Farm friendly lawmakers may be more scarce in Washington

Rep. Bill Owens visiting a dairy farm. Are "farm-friendly" lawmakers like him becoming rare? Photo: Rep.Owens facebook page

Rep. Bill Owens visiting a dairy farm. Are "farm-friendly" lawmakers like him becoming rare? Photo: Rep.Owens facebook page

I know there may be Farm Bill overkill lately, but it's worth posting here my conversation with Rep. Bill Owens about the bill's failure in the House.

Remember Ag Secretary Tom Vilsack's comments over the winter about rural America becoming "less relevant"? Well, the collapse of the Farm Bill, Owens believes, is a manifestation of that shifting demographic and political power away from farm country.

Below is a transcript of a part of our conversation. What do you think? Do you think farmers are in danger of losing a hold of farm policy in this country?

DS: What about the notion that this Farm Bill has grown in sort of patchwork fashion over decades, and maybe it's too big and too "Frankenstein-ian" and too complicated and too generous and maybe needs to be sort of be broken down and shifted around and turned around?

BO: If there's a focus on the SNAP program, and that's now the largest program in the Farm Bill, there's some very practical reasons why that's included. Primarily, it's because we have fewer and fewer farm districts in Congress. And in order to get a Farm Bill passed, you need to include something like SNAP in order to bring along those folks who live in urban and suburban settings. Because they don't have the same concern as those of us who represent agricultural districts do.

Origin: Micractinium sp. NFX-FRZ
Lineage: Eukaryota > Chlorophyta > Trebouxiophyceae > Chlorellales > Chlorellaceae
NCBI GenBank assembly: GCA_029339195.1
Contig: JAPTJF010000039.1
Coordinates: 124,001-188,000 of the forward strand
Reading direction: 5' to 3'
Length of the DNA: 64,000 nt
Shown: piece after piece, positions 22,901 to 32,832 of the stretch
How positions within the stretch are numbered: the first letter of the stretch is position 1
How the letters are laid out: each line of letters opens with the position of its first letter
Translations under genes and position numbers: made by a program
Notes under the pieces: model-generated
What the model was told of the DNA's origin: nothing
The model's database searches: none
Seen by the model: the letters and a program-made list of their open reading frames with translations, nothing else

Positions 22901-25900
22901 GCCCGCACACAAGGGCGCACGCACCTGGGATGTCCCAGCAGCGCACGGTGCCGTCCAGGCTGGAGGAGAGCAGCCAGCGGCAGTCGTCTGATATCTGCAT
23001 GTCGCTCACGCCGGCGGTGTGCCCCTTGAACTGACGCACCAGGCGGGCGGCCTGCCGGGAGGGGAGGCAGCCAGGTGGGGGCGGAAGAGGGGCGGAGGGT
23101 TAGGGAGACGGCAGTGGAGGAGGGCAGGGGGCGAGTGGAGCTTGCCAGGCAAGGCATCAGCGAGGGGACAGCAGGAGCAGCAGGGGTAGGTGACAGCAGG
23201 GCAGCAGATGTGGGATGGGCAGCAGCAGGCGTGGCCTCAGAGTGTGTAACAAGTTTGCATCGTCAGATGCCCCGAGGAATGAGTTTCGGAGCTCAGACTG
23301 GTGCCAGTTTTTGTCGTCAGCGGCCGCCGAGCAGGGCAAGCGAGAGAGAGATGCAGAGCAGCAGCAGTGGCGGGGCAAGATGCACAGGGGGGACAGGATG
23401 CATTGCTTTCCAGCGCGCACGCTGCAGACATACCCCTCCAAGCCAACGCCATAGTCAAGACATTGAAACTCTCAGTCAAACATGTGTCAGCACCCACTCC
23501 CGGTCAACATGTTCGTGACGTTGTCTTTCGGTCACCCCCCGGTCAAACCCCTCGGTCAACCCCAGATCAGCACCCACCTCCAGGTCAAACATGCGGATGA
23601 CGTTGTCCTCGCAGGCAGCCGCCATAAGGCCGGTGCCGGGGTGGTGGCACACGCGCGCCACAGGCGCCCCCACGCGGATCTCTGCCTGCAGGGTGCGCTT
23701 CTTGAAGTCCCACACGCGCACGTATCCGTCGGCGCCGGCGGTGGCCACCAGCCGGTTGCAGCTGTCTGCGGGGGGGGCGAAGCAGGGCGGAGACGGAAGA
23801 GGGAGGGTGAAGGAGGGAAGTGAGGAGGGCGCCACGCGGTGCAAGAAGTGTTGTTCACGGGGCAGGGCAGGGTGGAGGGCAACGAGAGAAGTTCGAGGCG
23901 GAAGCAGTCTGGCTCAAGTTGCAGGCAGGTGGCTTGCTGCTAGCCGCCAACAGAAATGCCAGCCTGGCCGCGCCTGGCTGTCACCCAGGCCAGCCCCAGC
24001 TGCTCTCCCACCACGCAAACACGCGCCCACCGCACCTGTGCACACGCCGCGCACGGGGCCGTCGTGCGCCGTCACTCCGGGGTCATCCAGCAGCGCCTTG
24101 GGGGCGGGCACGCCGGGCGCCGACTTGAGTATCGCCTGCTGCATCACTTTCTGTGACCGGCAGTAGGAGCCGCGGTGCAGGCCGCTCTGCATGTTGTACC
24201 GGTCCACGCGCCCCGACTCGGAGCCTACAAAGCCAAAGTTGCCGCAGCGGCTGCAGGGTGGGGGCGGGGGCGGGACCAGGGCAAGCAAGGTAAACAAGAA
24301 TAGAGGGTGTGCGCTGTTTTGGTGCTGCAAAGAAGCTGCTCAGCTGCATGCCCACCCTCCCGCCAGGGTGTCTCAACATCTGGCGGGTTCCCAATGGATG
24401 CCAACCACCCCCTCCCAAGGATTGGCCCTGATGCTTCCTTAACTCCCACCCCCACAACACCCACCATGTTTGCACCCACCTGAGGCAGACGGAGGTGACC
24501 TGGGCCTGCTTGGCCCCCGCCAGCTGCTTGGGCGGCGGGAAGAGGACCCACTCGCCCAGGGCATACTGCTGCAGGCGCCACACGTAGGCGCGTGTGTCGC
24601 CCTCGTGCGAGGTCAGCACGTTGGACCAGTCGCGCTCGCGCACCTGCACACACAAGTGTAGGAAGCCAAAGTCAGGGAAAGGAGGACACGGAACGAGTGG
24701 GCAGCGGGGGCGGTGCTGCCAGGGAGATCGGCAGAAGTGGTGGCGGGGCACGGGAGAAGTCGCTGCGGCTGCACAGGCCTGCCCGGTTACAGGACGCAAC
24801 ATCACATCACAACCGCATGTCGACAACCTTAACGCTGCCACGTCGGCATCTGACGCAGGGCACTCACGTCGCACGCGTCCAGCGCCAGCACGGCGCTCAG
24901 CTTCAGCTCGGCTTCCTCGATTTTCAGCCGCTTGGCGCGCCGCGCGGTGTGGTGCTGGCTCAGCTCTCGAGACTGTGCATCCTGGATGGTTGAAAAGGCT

DS: One comment I was reading said that the failure of the Farm Bill in this vote showed how farmers are and lawmakers from farm states are losing control of U.S. farm policy, and it reminded me a little bit of Agriculture secretary Tom Vilsack's comment, that rural America is becoming less relevant.

BO: Well I think I was actually saying essentially that same thought, just a little softer. I think that that is a real problem. And people will not connect the dots until it affects them either in food supply or price. And you have to be providing, in my view, and I'm someone who grew up in the New York City metropolitan area with very little exposure to the agricultural community until I began to live in Plattsburgh, and I came to realize over a period of 35 years, this is a very tricky situation that we're in.

If you disconnected SNAP from the Farm Bill, I'm not sure that you'd get another piece of farm legislation through because there isn't the interest. Until we have a situation where one of the major sources of food supply dries up. And balancing support for farmers I think is very important both short term and long term. And I'm not suggesting to you that I think this particular Farm Bill or the one that was passed in 2008 was a perfect bill. But, it is again something which has been put together as a mosaic in the form of a compromise that focuses on both short term and long term goals. But we have a very hard time communicating that to the urban and suburban communities.

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One Comment

  1. Everyone knows farmers aren't important because we get most of our food from grocery stores.

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